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Naturally-Occurring Radiation: 

Mining Wastes


The bulk of mining and ore processing waste is the the soil or rock that must be removed to gain access to the ore. This waste material includes the overburden from surface mines, underground mine development rock, and other waste rock.

In 1986, the Department of Interior estimated that surface and underground mines in the U.S. generated 2,385 million metric tons (MT) of waste. Of this, metal mines produced 989 million MT (DOI87). Metal mining waste piles cover areas ranging from less than 1 hectare to more than 2,000 hectares, with an average area of about 50 hectares at major mine sites. Some of this bulk material may be considered waste, while other parts of it have economic value as low-grade ore or for use in other applications.

The valuable portion of the crude ore is a small fraction of the total volume of material that must be handled to obtain it. For example, over 6,900 units of material must be handled to obtain one marketable unit of uranium. This is due primarily to the low percentage of metal in the ore and to the mining methods and processes employed. Only iron and aluminum exceed 5 percent of the crude ore in which it is embedded. As high-grade ore reserves dwindle, these percentages are likely to become even smaller. The mining industry is distinct from many other process industries where waste materials make up a relatively small portion of the materials processed.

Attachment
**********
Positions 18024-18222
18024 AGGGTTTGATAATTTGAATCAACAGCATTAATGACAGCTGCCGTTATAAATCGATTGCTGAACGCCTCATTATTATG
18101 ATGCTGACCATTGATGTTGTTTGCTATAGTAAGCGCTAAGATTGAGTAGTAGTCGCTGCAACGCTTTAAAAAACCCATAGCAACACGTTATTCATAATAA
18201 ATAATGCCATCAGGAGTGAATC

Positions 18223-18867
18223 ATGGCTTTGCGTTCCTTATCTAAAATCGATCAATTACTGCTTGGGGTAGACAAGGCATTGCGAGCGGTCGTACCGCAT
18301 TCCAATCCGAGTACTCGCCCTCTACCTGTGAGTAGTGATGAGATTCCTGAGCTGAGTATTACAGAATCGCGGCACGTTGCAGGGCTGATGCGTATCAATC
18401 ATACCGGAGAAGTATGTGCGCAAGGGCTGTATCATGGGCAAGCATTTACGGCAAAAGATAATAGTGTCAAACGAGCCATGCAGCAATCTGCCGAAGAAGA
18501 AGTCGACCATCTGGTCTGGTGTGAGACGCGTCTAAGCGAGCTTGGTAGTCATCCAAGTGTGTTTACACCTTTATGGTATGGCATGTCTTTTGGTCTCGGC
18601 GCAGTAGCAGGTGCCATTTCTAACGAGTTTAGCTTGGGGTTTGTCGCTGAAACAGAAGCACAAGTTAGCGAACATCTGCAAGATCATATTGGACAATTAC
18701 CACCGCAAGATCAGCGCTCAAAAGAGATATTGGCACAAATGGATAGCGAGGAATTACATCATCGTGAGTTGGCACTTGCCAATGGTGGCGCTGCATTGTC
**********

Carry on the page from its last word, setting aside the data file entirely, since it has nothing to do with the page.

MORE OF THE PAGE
Several stages in producing product from minerals and ores require handling large volumes of material, much of it waste. Overburden and waste rock must be removed to expose the ore. The ores are then extracted (mined) and then transported to a nearby mill, where they are beneficiated (concentrated or dressed). Mining and beneficiation processes generate four categories of large-volume waste:

TENORM may be present in mining wastes. These wastes, most significantly from uranium mining, may be generated in large volumes. Because the waste rock and soil have little or no practical use, they are generally stored on land near the mine site. Follow the links below to learn more about waste generated by mining for different minerals:


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